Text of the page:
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Full-Text Articles in Law

The Ins And Outs, Stops And Starts Of Speedy Trial Rights In Colorado--Part Ii, H. Patrick Furman Jan 2002

The Ins And Outs, Stops And Starts Of Speedy Trial Rights In Colorado--Part Ii, H. Patrick Furman

Articles

This two-part article reviews the constitutional and statutory right to a speedy trial and discusses the case law interpreting that right. The first part was printed in July 2002.

See Part I at http://scholar.law.colorado.edu/articles/550/.


The Ins And Outs, Stops And Starts Of Speedy Trial Rights In Colorado--Part I, H. Patrick Furman Jan 2002

The Ins And Outs, Stops And Starts Of Speedy Trial Rights In Colorado--Part I, H. Patrick Furman

Articles

This two-part article discusses the constitutional right to a speedy trial and the basics of the speedy trial statute.

See Part II at http://scholar.law.colorado.edu/articles/551/.


Do Jury Trials Encourage Harsh Punishment In The United States?, William T. Pizzi Jan 2002

Do Jury Trials Encourage Harsh Punishment In The United States?, William T. Pizzi

Articles

No abstract provided.


The Discretionary Power Of "Public" Prosecutors In Historical Perspective, Carolyn B. Ramsey Jan 2002

The Discretionary Power Of "Public" Prosecutors In Historical Perspective, Carolyn B. Ramsey

Articles

Norms urging prosecutors to seek justice by playing a quasi-judicial role and striving for fairness to defendants are often assumed to have deep historical roots. Yet, in fact, such a conception of the prosecutor's role is relatively new. Based on archival research on the papers of the New York County District Attorney's Office, "The Discretionary Power of 'Public' Prosecutors in Historical Perspective" explores the meaning of the word "public" as it applied to prosecutors in the nineteenth century. This article shows that, in the early days of public prosecution, district attorneys were expected to maximize convictions and leave ...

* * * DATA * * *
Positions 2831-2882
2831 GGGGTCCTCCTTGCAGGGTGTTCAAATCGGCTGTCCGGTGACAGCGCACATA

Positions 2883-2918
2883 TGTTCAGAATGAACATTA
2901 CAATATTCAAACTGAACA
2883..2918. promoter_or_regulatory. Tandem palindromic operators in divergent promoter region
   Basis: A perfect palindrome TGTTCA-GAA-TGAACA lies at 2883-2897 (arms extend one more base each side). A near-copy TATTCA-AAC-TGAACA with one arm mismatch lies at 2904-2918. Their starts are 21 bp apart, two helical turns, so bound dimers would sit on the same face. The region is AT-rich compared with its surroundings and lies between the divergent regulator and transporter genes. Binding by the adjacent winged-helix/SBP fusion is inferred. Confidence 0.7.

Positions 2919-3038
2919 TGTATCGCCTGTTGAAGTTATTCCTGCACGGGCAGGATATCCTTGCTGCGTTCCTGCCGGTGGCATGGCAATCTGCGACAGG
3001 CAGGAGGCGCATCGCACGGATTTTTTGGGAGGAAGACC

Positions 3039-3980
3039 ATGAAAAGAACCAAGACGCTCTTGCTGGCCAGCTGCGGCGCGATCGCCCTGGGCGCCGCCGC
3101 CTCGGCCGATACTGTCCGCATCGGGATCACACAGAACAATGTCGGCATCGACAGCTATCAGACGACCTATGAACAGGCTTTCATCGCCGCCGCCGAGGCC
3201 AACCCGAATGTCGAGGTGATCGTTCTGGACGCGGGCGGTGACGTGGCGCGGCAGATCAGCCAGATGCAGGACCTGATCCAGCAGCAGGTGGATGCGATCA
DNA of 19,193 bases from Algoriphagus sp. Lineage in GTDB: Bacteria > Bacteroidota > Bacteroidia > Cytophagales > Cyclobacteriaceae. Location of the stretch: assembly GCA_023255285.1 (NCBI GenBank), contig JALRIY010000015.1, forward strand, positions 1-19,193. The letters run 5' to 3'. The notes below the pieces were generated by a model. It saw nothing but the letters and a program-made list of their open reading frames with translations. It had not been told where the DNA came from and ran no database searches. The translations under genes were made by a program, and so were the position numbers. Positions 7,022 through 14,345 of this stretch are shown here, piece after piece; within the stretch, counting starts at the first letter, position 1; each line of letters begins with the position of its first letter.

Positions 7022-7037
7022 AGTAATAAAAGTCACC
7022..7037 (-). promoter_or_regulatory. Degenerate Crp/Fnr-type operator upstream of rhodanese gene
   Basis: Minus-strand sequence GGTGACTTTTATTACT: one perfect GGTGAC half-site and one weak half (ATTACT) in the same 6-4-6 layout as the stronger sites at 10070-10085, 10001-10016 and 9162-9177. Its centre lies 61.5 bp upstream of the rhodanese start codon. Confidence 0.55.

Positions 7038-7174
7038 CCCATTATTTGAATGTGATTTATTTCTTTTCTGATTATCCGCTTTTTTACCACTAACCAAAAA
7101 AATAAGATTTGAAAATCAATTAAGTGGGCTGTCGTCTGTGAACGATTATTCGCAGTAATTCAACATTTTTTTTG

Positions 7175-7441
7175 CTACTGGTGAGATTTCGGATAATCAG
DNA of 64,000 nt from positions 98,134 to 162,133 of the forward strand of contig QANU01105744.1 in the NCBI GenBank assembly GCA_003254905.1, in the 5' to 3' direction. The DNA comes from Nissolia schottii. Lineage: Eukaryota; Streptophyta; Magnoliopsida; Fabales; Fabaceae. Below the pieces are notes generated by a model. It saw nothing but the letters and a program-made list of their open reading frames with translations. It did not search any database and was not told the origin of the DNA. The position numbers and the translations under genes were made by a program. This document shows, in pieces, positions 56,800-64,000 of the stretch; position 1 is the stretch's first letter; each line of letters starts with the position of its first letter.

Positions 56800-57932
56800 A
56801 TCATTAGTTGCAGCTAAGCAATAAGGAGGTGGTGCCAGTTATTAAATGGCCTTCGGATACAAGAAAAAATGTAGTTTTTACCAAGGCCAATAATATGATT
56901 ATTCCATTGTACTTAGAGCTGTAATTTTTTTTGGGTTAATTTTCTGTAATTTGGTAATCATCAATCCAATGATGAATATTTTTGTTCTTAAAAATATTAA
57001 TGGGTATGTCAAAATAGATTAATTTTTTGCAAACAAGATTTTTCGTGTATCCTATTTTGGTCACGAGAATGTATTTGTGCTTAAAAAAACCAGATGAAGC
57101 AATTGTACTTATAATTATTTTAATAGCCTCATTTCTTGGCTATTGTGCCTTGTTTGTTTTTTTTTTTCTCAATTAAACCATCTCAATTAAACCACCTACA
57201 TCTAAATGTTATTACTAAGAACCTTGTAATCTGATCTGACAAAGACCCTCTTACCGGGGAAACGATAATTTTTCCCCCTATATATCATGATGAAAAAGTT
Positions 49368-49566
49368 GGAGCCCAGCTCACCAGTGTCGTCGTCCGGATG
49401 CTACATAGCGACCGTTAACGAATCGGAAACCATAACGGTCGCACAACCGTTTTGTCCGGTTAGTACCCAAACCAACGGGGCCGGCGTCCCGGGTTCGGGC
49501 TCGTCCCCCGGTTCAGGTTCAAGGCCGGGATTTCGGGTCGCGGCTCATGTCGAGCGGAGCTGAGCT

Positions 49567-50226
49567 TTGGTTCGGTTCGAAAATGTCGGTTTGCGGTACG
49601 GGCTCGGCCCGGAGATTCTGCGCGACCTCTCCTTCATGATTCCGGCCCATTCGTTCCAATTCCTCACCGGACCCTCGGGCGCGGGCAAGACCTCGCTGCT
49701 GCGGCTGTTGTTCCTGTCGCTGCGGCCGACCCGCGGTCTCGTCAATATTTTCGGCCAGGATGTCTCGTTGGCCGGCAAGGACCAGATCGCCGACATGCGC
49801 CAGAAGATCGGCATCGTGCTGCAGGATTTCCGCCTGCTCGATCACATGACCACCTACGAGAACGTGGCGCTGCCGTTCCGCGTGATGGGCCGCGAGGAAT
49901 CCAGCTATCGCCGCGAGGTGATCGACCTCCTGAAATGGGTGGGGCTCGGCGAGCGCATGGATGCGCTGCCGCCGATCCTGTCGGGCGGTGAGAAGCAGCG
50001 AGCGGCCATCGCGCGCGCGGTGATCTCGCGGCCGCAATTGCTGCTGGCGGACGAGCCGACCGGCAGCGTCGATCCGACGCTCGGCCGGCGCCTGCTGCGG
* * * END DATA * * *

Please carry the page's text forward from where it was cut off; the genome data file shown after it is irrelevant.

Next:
Fallen Superheroes And Constitutional Mirages: The Tale Of Brady V. Maryland, Scott E. Sundby Jan 2002

Fallen Superheroes And Constitutional Mirages: The Tale Of Brady V. Maryland, Scott E. Sundby

Articles

No abstract provided.


The Conundrum Of Children, Confrontation, And Hearsay, Richard D. Friedman Jan 2002

The Conundrum Of Children, Confrontation, And Hearsay, Richard D. Friedman

Articles

The adjudication of child abuse claims poses an excruciatingly difficult conundrum. The crime is a terrible one, but false convictions are abhorrent. Often the evidence does not support a finding of guilt or innocence with sufficient clarity to allow a decision free of gnawing doubt. In many cases, a large part of the problem is that the prosecution's case depends critically on the statement or testimony of a young child. Even with respect to adult witnesses, the law of hearsay and confrontation is very perplexing, as anyone who has studied American evidentiary law and read Supreme Court opinions on ...


Proposed Amendments To Fed. R. Crim. P. 26: An Exchange: Remote Testimony, Richard D. Friedman Jan 2002